Producers of medical goods urged to meet demand from affected countries. China has pledged to do its best to offer aid to countries and international organisations affected by COVID-19 to help contain the outbreak, and businesses are being urged to boost production of epidemic prevention materials to meet demand from abroad. The announcement was made at a meeting of the leading group of China’s coronavirus response, chaired by Premier Li Keqiang on Thursday. Relevant departments and local authorities must step up co-ordination to closely monitor and analyse the quick spread of the outbreak outside China and roll out more targeted measures to prevent the import and export of infection, the group said in a statement. It is important to further


By China Daily
March 13, 2020

Economics

Back to work in Beijing, with tough measures in place

 Mandatory quarantine for those coming from overseas; some Wuhan businesses may reopen. As most of China attempts to return to normalcy after an extensive lockdown to curb the spread of the coronavirus, the capital Beijing has been carefully trying to strike a balance between having people restart work while also trying to keep out imported infections, and yesterday ordered a mandatory quarantine for all international arrivals. This comes as the Hubei government announced that some businesses in Wuhan, the outbreak’s epicentre, would gradually be allowed to reopen. On Tuesday, Chinese President Xi Jinping visited Wuhan, his first visit to the city since the outbreak, a sign that the crisis could finally be easing after the government’s toug


By The Straits Times
March 12, 2020

Economics

Xi vows victory over coronavirus in Wuhan

President expresses condolences to families of people who died in epidemic. President Xi Jinping said on Tuesday that prevention and control of the novel coronavirus outbreak remains the top priority and most important task, even amid the recent positive signs. Xi, who is also general secretary of the Communist Party of China Central Committee and chairman of the Central Military Commission, made the remark during his inspection tour in the outbreak’s epicentre, Wuhan, capital of Hubei province. The spread of the novel coronavirus has been basically curbed in Hubei and Wuhan, Xi said, adding that initial success has been made in stabilising the situation and turning the tide in Hubei and Wuhan. Xi encouraged local residents and front-line worke


By China Daily
March 11, 2020

Economics

China sets example in fighting virus

Epidemic reveals inadequacies in global governance; Beijing says it’s ready to help. China’s response to novel coronavirus pneumonia has set an example for the world in coping with the contagion and offered experience in advancing global public health governance, officials and experts said. The COVID-19 outbreak has also raised the alarm about global public health security and reminded countries that co-operation and co-ordination are needed to deal with challenges as infectious diseases can rapidly escalate into global emergencies, they said. There is a growing positive momentum in epidemic control nationwide thanks to the “comprehensive, thorough and rigorous” measures that China has taken to contain the virus, they said, noting that the daily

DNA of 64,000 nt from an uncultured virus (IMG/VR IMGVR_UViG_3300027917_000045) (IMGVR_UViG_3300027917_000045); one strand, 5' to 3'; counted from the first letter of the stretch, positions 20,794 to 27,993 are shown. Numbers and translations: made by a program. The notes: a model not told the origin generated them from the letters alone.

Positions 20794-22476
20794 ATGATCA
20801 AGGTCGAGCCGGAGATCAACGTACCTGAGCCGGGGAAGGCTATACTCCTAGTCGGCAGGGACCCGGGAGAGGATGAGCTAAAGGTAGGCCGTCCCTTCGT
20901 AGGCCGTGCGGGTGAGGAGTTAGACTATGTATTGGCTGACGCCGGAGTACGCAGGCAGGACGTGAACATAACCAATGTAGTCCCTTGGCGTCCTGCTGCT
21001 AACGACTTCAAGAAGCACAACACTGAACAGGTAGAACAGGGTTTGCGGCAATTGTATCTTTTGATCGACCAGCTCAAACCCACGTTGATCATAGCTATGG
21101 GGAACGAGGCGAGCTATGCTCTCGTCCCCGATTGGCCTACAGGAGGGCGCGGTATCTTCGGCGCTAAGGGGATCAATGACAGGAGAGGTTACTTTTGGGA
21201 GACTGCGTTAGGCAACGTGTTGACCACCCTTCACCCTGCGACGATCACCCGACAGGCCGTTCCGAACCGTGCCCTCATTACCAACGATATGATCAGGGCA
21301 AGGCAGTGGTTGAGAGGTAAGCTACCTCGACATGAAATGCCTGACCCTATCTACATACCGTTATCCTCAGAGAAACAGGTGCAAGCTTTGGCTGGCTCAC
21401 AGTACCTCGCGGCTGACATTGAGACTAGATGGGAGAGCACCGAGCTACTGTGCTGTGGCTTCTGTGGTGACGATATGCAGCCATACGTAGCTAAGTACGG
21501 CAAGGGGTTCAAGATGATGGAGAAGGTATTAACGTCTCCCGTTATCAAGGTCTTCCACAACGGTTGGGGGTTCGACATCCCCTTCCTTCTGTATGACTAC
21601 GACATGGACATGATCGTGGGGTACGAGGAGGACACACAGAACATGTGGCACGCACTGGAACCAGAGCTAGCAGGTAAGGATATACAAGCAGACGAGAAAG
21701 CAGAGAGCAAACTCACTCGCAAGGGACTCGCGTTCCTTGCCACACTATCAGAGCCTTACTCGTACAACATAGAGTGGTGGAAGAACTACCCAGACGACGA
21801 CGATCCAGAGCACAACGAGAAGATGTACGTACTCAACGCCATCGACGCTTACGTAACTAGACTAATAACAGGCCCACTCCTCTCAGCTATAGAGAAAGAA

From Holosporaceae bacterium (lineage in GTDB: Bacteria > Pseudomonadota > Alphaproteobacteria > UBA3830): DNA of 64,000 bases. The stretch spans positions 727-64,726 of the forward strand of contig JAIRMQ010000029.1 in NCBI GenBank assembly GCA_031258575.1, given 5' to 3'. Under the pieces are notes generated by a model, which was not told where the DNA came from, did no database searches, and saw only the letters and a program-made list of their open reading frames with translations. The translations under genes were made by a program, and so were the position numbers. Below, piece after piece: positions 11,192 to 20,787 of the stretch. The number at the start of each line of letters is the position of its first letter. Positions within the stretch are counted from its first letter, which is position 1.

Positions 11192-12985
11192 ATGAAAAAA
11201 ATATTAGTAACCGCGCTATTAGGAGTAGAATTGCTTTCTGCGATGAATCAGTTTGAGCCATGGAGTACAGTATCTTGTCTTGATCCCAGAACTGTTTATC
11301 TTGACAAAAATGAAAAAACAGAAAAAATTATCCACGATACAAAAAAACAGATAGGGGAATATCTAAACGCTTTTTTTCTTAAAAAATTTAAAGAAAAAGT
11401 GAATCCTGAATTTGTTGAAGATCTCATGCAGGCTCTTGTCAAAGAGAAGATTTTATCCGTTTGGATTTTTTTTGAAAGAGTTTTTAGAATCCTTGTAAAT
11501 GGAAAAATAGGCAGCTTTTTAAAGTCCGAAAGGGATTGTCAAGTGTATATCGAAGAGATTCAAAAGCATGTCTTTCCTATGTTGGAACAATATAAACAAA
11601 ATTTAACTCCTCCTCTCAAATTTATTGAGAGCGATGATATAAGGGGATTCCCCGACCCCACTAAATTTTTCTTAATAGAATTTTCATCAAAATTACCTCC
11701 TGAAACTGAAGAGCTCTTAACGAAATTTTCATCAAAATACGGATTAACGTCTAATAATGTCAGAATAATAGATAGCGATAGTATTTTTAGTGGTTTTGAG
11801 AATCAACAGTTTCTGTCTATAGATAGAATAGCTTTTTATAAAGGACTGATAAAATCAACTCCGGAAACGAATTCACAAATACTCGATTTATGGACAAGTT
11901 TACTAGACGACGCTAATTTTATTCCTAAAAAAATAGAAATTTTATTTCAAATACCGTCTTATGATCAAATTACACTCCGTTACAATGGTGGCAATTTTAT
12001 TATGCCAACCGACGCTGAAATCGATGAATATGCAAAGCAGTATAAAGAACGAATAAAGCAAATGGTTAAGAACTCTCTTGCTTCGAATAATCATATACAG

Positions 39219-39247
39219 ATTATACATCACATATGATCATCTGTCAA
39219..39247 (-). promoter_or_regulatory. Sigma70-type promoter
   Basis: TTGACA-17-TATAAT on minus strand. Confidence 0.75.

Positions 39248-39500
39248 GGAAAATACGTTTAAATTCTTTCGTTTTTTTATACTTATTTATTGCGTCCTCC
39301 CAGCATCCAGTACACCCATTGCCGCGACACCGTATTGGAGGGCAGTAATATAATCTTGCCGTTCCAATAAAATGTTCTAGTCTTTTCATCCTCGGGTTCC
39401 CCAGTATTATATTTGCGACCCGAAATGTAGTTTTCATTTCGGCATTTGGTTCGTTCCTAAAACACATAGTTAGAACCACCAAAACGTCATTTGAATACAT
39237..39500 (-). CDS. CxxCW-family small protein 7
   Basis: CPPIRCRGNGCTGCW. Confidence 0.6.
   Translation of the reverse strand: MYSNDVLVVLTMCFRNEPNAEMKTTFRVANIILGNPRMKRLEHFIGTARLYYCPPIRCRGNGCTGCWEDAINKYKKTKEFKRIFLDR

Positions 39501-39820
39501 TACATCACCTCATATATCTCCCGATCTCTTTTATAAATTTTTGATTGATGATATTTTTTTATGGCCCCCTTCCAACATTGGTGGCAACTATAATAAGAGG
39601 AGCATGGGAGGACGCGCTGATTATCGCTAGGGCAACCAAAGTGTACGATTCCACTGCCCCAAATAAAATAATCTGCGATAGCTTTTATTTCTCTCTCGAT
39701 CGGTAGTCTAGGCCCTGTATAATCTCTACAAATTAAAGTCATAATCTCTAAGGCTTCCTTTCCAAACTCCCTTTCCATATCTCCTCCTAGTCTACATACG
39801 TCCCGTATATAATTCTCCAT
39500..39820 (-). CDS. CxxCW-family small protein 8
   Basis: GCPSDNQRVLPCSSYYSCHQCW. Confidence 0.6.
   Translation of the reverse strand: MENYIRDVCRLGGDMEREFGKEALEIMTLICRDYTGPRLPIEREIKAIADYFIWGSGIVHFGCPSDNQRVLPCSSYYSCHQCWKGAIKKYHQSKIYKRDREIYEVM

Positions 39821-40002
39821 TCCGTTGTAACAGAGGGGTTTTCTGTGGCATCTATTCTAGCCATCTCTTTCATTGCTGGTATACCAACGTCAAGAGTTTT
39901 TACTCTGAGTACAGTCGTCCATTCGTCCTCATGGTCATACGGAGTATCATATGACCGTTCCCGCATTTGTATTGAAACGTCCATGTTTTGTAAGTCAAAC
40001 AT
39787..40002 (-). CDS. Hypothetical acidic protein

By China Daily
March 10, 2020

Economics

More than 800,000 people return Beijing under quarantine

“There’s still a risk of an outbreak of the disease with people coming to Beijing from other cities and countries,” Zhang Tongjun, deputy head of a group for prevention and control work in the city’s residential communities, said during an afternoon conference. About 827,000 people who came back to Beijing from outside the city are still in a 14-day quarantine to see if they had been infected with the novel coronavirus, an official said on Friday. “There’s still a risk of an outbreak of the disease with people coming to Beijing from other cities and countries,” Zhang Tongjun, deputy head of a group for prevention and control work in the city’s residential communities, said during an afternoon conference. Z


By China Daily
March 9, 2020

Economics

South Korea declares third city as special care zone as cases spike

President Moon receives letter of support from North Korean leader as infected cases cross 6,000. South Korea has declared a third city a “special care zone” to boost its capability to fight a spike in coronavirus infections, with cases nationwide soaring beyond 6,000. The death toll stands at 42, mostly the elderly with underlying health conditions, while 88 people have recovered, including 47 discharged yesterday. The care zone announcement came as the presidential Blue House revealed that South Korean President Moon Jae-in received a letter on Wednesday from North Korean leader Kim Jong Un expressing support and comfort to the people battling the coronavirus outbreak, adding that he is confident they will “prevail in this fight wit


By The Straits Times
March 6, 2020